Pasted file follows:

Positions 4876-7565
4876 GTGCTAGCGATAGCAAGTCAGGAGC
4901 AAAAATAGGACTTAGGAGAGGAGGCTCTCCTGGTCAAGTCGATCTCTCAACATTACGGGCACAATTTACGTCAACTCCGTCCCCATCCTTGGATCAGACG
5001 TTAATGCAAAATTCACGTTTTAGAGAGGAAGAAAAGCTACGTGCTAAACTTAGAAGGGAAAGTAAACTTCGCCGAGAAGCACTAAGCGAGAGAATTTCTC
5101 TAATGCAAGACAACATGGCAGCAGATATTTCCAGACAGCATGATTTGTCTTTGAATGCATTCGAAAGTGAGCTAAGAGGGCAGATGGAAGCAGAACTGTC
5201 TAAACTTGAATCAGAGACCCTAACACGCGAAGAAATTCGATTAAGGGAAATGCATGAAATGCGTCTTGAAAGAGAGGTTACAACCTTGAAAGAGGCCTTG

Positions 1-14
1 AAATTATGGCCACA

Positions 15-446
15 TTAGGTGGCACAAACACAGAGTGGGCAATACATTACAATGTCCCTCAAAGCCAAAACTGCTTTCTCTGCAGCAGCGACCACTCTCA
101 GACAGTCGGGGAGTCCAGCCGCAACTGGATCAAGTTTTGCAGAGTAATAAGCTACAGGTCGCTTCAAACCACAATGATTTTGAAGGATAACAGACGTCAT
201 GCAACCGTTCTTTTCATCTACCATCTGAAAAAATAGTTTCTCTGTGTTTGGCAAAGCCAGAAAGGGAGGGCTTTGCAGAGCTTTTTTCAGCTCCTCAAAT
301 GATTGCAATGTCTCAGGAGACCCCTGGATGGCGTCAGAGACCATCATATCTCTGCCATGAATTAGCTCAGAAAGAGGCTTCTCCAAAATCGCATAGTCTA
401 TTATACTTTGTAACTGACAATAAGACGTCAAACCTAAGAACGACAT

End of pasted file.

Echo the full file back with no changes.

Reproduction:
Positions 4876-7565
4876 GTGCTAGCGATAGCAAGTCAGGAGC
4901 AAAAATAGGACTTAGGAGAGGAGGCTCTCCTGGTCAAGTCGATCTCTCAACATTACGGGCACAATTTACGTCAACTCCGTCCCCATCCTTGGATCAGACG
5001 TTAATGCAAAATTCACGTTTTAGAGAGGAAGAAAAGCTACGTGCTAAACTTAGAAGGGAAAGTAAACTTCGCCGAGAAGCACTAAGCGAGAGAATTTCTC
5101 TAATGCAAGACAACATGGCAGCAGATATTTCCAGACAGCATGATTTGTCTTTGAATGCATTCGAAAGTGAGCTAAGAGGGCAGATGGAAGCAGAACTGTC
5201 TAAACTTGAATCAGAGACCCTAACACGCGAAGAAATTCGATTAAGGGAAATGCATGAAATGCGTCTTGAAAGAGAGGTTACAACCTTGAAAGAGGCCTTG

Positions 1-14
1 AAATTATGGCCACA

Positions 15-446
15 TTAGGTGGCACAAACACAGAGTGGGCAATACATTACAATGTCCCTCAAAGCCAAAACTGCTTTCTCTGCAGCAGCGACCACTCTCA
101 GACAGTCGGGGAGTCCAGCCGCAACTGGATCAAGTTTTGCAGAGTAATAAGCTACAGGTCGCTTCAAACCACAATGATTTTGAAGGATAACAGACGTCAT
201 GCAACCGTTCTTTTCATCTACCATCTGAAAAAATAGTTTCTCTGTGTTTGGCAAAGCCAGAAAGGGAGGGCTTTGCAGAGCTTTTTTCAGCTCCTCAAAT
301 GATTGCAATGTCTCAGGAGACCCCTGGATGGCGTCAGAGACCATCATATCTCTGCCATGAATTAGCTCAGAAAGAGGCTTCTCCAAAATCGCATAGTCTA
401 TTATACTTTGTAACTGACAATAAGACGTCAAACCTAAGAACGACAT